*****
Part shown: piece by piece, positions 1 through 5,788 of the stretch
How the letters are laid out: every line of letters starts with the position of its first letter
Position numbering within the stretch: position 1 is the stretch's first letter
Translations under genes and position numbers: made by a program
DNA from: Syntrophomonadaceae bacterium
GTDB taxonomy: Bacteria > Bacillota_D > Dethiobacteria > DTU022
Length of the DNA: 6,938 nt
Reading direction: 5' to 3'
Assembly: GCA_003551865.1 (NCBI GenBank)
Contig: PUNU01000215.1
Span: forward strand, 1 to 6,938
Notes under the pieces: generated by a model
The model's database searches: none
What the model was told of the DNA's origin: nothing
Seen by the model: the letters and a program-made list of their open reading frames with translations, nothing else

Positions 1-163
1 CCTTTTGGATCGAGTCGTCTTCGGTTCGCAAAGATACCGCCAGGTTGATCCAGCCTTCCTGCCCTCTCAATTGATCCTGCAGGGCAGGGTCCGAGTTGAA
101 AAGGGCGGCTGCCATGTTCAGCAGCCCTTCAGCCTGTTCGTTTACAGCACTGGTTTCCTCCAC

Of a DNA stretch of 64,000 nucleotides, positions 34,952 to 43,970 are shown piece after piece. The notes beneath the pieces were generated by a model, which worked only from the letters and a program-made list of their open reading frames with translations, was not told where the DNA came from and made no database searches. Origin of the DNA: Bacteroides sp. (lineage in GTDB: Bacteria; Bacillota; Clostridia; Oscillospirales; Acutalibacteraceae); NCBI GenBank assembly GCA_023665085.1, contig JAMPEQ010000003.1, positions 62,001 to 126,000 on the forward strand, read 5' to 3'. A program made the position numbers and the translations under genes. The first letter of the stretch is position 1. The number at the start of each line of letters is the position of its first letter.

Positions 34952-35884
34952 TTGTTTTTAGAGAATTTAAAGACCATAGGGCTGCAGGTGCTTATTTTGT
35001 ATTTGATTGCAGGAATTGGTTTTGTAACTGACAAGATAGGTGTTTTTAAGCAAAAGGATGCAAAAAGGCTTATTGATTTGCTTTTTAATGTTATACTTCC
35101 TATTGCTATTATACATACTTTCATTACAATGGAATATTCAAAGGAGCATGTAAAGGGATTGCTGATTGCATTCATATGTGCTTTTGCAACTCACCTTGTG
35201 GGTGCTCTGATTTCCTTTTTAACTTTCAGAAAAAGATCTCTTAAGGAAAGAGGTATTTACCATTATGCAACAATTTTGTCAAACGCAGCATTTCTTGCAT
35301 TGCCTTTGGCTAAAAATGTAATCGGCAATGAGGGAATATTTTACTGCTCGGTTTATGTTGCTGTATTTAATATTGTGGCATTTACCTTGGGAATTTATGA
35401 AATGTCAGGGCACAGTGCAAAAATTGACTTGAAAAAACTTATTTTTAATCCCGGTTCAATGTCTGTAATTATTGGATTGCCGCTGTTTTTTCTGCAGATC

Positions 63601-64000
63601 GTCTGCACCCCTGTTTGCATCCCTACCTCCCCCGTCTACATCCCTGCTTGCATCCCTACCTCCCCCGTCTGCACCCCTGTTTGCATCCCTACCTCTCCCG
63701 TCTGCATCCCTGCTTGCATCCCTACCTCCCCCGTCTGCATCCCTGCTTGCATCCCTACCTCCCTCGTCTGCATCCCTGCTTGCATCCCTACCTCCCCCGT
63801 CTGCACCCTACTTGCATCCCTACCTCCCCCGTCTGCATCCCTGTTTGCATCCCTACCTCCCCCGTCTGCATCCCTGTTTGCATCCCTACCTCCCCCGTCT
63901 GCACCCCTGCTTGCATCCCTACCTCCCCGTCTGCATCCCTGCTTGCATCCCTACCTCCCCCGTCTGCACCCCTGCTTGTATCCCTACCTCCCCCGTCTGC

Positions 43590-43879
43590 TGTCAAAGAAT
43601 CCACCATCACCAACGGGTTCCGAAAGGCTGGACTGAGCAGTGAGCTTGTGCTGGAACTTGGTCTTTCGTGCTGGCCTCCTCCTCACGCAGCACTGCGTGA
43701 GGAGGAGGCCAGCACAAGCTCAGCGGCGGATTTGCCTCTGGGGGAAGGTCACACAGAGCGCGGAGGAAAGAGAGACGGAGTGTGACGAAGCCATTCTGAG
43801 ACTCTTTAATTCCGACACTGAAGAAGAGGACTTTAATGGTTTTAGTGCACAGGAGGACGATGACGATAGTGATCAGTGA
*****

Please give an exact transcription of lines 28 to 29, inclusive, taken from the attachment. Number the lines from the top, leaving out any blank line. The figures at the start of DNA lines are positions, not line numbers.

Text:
63601 GTCTGCACCCCTGTTTGCATCCCTACCTCCCCCGTCTACATCCCTGCTTGCATCCCTACCTCCCCCGTCTGCACCCCTGTTTGCATCCCTACCTCTCCCG
63701 TCTGCATCCCTGCTTGCATCCCTACCTCCCCCGTCTGCATCCCTGCTTGCATCCCTACCTCCCTCGTCTGCATCCCTGCTTGCATCCCTACCTCCCCCGT